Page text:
degree 6—each qubit is coupled to 6 different qubits

The notation CN refers to a Chimera graph consisting of an \(N{\rm x}N\) grid of unit cells.

For example, the D-Wave 2000Q QPU supported a C16 Chimera graph: its more than 2000 qubits were logically mapped into a \(16 {\rm x} 16\) matrix of unit cells of 8 qubits. The \(2 {\rm x} 2\) Chimera graph of Figure 12 is denoted C2.

## Pegasus Graph¶

In Advantage QPUs, qubits are “oriented” vertically or horizontally, as in the Chimera topology, but similarly aligned qubits are also shifted, as illustrated in Figure 17.

For QPUs with the Pegasus topology it is conceptually useful to categorize couplers as internal, external, and odd. Figure 18 and Figure 19 show two views of the coupling of qubits in this topology.

### Pegasus Couplers¶

**Internal couplers**.Internal couplers connect pairs of orthogonal (with opposite orientation) qubits as shown in Figure 20. Each qubit is connected via internal coupling to 12 other qubits.

**External couplers**.External couplers connect vertical qubits to adjacent vertical qubits and horizontal qubits to adjacent horizontal qubits as shown in Figure 21.

**Odd couplers**.Odd couplers connect similarly aligned pairs of qubits as shown in Figure 22.

Pegasus features qubits of degree 15 and native \(K_4\) and \(K_{6,6}\) subgraphs. Pegasus qubits are considered to have a nominal length of 12 (each qubit is connected to 12 orthogonal qubits through internal couplers) and degree of 15 (each qubit is coupled to 15 different qubits).

As the notation \(C_n\) refers to a Chimera graph with size parameter N, \(P_n\) refers to instances of Pegasus topologies; for example, \(P_3\) is a graph with 144 nodes. A Pegasus unit cell contains twenty-four qubits, with each qubit coupled to one similarly aligned qubit in the cell and two similarly aligned qubits in adjacent cells, as shown in Figure 23. An Advantage QPU is a lattice of \(16x16\) such unit cells, denoted as a \(P_{16}\) Pegasus graph.

More formally, the Pegasus unit cell consists of 48 halves of qubits that are divided between adjacent such unit cells, as shown in Figure 24.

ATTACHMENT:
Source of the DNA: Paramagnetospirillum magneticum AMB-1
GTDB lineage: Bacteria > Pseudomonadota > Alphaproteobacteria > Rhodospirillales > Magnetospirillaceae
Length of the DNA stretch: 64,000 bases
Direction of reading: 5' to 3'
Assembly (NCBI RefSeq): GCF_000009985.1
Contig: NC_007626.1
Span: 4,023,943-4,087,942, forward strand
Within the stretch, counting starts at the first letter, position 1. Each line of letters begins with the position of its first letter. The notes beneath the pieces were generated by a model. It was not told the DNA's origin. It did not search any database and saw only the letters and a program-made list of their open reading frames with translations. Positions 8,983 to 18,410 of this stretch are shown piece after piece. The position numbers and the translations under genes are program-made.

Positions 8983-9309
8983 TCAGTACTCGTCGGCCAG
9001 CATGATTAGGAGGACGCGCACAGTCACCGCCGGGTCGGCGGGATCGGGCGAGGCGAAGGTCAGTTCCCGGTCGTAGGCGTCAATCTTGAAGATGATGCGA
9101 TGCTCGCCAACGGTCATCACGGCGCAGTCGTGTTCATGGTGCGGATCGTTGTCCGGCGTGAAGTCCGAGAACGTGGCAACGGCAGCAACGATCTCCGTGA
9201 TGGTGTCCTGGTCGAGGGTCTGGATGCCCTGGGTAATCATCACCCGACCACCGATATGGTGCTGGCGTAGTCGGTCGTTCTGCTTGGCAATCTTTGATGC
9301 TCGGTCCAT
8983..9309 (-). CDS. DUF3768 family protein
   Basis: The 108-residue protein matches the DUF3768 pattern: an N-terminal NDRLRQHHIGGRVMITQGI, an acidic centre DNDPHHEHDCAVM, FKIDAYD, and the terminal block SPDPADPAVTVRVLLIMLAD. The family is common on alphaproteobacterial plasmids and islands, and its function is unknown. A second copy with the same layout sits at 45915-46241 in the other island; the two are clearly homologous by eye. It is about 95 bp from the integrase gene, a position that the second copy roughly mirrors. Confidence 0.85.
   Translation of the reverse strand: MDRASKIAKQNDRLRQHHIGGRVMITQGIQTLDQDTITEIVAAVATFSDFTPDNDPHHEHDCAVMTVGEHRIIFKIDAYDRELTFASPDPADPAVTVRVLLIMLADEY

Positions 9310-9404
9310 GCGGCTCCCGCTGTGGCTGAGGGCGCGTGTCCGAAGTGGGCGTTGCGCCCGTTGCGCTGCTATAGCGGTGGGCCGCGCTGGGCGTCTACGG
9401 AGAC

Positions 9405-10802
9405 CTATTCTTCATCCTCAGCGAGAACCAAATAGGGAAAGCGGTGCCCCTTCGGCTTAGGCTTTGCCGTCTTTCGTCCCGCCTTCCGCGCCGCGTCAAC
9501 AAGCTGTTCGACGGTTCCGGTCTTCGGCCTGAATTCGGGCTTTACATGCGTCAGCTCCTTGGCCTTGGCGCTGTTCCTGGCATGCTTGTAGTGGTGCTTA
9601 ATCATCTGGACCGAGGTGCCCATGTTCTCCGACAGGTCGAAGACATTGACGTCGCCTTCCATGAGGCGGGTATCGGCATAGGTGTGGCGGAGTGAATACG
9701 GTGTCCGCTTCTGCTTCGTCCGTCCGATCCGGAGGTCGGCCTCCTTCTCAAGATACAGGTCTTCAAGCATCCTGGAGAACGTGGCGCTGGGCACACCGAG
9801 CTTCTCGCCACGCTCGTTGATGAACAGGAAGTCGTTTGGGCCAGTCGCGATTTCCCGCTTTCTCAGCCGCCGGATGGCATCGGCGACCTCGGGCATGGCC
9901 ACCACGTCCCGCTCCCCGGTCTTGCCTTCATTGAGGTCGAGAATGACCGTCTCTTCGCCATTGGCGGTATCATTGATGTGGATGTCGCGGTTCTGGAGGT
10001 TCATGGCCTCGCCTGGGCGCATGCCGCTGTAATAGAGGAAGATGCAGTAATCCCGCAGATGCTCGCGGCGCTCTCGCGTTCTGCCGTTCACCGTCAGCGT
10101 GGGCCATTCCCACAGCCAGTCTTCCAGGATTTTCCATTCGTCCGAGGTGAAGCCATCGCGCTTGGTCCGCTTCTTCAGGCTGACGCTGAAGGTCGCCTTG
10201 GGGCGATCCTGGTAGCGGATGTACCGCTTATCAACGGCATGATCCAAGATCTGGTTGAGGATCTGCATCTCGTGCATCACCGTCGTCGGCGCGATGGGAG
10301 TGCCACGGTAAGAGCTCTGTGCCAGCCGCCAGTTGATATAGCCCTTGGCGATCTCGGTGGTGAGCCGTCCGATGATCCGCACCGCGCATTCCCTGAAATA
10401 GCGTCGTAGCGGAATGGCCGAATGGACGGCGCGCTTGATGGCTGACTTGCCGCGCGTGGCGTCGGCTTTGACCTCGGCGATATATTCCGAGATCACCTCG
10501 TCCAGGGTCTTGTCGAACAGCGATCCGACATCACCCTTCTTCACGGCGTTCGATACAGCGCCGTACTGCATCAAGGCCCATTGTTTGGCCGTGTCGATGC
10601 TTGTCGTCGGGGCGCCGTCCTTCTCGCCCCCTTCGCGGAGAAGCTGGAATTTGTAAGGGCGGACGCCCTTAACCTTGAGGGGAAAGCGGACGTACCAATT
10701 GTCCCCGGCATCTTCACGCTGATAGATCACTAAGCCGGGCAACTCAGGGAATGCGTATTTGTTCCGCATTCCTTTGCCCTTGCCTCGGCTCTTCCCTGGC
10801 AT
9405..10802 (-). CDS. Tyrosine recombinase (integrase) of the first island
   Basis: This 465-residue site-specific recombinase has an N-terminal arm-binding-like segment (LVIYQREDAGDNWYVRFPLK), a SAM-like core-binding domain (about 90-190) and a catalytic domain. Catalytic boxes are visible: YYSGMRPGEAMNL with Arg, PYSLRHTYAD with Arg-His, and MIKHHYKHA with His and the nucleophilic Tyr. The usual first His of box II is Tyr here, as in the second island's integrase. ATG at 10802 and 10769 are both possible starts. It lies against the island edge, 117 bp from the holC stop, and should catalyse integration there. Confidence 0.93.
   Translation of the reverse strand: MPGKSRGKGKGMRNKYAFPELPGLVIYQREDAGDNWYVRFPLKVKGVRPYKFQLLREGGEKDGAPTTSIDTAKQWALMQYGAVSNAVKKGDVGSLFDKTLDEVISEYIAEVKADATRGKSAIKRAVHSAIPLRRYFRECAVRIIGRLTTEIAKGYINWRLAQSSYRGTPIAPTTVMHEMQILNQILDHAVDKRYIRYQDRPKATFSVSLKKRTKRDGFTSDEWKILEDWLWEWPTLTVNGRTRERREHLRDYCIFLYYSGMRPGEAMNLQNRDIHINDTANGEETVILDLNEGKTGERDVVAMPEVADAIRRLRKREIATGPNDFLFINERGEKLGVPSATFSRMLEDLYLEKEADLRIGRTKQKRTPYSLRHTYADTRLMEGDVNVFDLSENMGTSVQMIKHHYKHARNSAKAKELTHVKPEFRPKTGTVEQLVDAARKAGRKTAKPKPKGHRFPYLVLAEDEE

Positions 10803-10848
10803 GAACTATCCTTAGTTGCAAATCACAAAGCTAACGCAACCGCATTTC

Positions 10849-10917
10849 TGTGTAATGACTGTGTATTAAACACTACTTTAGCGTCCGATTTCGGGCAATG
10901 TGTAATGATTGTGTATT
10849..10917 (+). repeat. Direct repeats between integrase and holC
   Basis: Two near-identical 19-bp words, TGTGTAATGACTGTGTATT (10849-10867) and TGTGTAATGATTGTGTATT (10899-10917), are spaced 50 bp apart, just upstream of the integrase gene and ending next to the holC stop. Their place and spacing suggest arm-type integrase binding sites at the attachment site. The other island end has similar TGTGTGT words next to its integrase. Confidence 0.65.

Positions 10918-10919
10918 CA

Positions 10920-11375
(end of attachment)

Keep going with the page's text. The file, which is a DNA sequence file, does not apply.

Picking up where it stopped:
## Zephyr Graph¶

D-Wave is currently developing its next-generation QPU with the Zephyr topology: qubits are “oriented” vertically or horizontally, as in Chimera and Pegasus, and are shifted and connected with three coupler types as in Pegasus, but this new graph achieves higher nominal length (16) and degree (20). A qubit in the Zephyr topology has sixteen internal couplers connecting it to orthogonal qubits and two external couplers and two odd couplers connecting it to similarly aligned qubits.

Zephyr topology enables native \(K_4\) and \(K_{8,8}\) subgraphs.

Figure 25 shows the 20 couplers of a qubit in a Zephyr graph.

As the notations \(C_n\) and \(P_n\) refer to Chimera and Pegasus graphs with size parameter N, \(Z_n\) refers to instances of Zephyr topologies; specifically, \(Z_n\) is a \((2n+1) \times (2n+1)\) grid of unit cells. For example, \(Z_3\) is a graph with 336 nodes.

A Zephyr unit cell, as shown in Figure 26, contains two groups of eight half qubits, with each qubit in the cell coupled either to four oppositely aligned qubits and one similarly aligned qubit (four \(K_{4,4}\) complete graphs with their internal and external couplings) or to eight oppositely aligned qubits and one similarly aligned qubit (a \(K_{8,8}\) complete graph with its internal and odd couplings).

Figure 27 shows a Zephyr \(Z_1\) \(3X3\) grid of unit cells.

## Ocean’s Graph Tools¶

Ocean provides for all supported topologies the following graph tools:

graph generation creates graphs for the supported topologies of various sizes.

drawing visualizes the graphs you create.

indexing helps translate coordinates of the supported graphs.

## Further Information: Technical Reports¶

You can learn more about these topologies and their implications in the following technical reports: